posted on Nov, 15 2007 @ 08:30 PM
Well Dale (great username by the way!), much of it would depend on how you originally acquired the infection. Most cases that I know of involving
adult Osteomyelitis were initially caused by chronic bacterial infections from Staphylococcus aureus or Streptococcus pyogenes. Basically what
happens is that the bacterium will enter the subject through some sort of open wound stimulating Leukocyte production in the Thymus and Lymphatic
system. These Leukocyte cells will begin to strip off the Periosteum that surrounds the outer layer of the bone (when the bacterial infection runs
deep) and promote the growth of Involucrum bone tissue to try and repair the damaged surface. If left untreated it could eventually lead to far
greater problems with bone density and deformity; not that I'm trying to say this will happen to you.
There are several common medications that are used to treat it and I would be curious as to what they prescribed to you during your previous
infection. Maybe they have already tried one of these:
Nafcillin- initially given to most patients because by the time they progress to Osteomyelitis they are generally resistant to penicillin G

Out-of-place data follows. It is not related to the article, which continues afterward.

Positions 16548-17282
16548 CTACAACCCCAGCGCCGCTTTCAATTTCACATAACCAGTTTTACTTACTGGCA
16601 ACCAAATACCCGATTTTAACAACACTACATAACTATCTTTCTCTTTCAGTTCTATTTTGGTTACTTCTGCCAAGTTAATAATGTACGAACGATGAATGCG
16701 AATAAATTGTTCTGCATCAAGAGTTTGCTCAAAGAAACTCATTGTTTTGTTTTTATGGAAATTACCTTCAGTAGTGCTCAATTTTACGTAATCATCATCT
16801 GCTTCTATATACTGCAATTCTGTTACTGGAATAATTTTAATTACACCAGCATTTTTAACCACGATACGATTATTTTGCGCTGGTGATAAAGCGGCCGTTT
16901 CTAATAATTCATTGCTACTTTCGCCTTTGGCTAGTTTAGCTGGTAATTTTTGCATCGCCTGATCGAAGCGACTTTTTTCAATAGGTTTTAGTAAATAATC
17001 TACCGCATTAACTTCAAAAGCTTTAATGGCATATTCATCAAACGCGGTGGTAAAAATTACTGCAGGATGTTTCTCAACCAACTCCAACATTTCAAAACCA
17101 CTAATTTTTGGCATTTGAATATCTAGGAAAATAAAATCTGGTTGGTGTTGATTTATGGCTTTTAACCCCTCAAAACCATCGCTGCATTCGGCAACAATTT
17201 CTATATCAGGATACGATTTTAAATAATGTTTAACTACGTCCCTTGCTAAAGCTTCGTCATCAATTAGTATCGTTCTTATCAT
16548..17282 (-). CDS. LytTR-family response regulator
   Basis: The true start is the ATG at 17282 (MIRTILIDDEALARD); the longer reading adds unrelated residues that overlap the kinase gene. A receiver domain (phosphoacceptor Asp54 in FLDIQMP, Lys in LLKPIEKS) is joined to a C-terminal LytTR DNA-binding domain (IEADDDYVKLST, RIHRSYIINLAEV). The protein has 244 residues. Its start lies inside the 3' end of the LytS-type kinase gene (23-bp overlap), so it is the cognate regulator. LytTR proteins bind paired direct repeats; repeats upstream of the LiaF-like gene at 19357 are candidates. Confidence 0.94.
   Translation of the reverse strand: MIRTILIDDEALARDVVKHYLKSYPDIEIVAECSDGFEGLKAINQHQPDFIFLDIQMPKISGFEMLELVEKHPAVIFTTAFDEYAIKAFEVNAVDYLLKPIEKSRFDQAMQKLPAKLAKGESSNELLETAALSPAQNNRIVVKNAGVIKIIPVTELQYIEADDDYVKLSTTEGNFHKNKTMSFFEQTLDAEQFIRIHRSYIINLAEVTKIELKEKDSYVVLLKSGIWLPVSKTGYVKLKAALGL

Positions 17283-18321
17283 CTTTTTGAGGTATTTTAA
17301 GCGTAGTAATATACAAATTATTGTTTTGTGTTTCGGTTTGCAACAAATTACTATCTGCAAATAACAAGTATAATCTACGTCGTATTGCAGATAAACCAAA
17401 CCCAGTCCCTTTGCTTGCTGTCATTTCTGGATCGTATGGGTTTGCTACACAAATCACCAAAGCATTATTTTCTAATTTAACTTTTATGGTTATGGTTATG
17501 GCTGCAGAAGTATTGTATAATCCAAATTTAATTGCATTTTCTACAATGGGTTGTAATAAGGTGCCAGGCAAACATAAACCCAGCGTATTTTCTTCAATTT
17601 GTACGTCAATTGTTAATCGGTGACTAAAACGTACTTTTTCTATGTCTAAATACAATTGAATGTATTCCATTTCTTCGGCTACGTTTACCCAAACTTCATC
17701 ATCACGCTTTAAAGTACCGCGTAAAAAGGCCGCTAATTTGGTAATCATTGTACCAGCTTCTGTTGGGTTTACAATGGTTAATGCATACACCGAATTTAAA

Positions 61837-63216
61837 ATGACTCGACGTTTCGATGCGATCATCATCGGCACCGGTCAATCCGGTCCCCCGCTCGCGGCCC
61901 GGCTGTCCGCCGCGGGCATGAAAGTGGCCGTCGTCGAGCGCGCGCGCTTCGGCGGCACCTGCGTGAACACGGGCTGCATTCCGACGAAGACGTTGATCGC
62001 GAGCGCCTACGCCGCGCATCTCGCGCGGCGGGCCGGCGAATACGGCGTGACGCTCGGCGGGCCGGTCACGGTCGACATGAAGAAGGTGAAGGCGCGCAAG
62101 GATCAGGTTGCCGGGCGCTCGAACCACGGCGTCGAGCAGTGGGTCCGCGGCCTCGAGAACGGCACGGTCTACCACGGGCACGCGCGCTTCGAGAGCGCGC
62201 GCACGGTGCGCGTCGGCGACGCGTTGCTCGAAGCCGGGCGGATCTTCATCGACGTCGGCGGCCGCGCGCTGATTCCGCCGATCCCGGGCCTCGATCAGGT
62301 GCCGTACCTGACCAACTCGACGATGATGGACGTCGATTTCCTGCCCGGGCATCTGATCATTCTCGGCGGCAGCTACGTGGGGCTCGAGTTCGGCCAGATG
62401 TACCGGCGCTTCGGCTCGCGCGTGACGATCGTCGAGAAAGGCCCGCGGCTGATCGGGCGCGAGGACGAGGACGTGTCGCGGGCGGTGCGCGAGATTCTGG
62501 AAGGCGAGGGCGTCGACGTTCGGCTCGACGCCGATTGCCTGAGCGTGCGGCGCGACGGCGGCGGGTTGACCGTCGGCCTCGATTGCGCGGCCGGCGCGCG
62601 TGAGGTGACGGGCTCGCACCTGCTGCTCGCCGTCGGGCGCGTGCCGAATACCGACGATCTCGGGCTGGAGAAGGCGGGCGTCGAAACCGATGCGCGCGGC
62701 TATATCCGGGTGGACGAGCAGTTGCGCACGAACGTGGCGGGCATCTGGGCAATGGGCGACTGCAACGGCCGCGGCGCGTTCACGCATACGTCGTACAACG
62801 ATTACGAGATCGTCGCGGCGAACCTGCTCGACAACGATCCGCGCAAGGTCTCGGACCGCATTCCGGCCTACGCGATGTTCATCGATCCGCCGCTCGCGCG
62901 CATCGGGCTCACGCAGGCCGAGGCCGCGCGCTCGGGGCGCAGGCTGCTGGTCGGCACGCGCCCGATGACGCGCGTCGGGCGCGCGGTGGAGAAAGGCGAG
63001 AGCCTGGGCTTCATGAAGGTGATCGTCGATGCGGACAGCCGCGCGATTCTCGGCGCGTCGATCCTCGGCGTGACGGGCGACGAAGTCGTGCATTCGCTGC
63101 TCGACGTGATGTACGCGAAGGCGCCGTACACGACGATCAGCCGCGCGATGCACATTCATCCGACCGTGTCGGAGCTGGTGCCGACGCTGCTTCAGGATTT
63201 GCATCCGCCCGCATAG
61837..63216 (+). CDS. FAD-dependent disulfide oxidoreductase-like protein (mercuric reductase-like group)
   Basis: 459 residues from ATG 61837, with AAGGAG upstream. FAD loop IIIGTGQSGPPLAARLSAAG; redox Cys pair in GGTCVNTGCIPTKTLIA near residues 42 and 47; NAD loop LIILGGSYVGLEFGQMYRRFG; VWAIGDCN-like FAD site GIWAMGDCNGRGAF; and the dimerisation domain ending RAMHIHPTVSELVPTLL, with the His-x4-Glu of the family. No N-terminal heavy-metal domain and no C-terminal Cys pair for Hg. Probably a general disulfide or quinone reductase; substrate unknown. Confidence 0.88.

Streptococcal and/or staphylococcal bacterium.
Cefazolin- This is essentially a organic/synthetic Cephalosporin that prohibits bacterial cell wall synthesis and thus will act to inhibit bacterial
Vancomycin- usually only useful against gram-positive bacterial species like Enterococcus, but has been noted to help stop some forms of antibacterial
There are others of couse like Erythema, Linezolid, Ceftriaxone, etc., but it would take forever to go through them all. Since you mentioned that the
VA Physician told you that the infection has not completely gone I would venture a speculative guess that it may be chronic and could require further
treatment with antibiotics as they are usually continued for months with an infection involving bacteria found in the order of Lactobacillales. In
lieu of this, one thing that may sound rather gross, but could help, would be a dual treatment with antibiotics and maggots. The antibiotics would
help the infection from continuing to spread, and the maggots would literally eat away at any necrotic tissue remaining post-infection. Either way, I
would definitely consult your VA Physician or another Physician if the first doesn't help.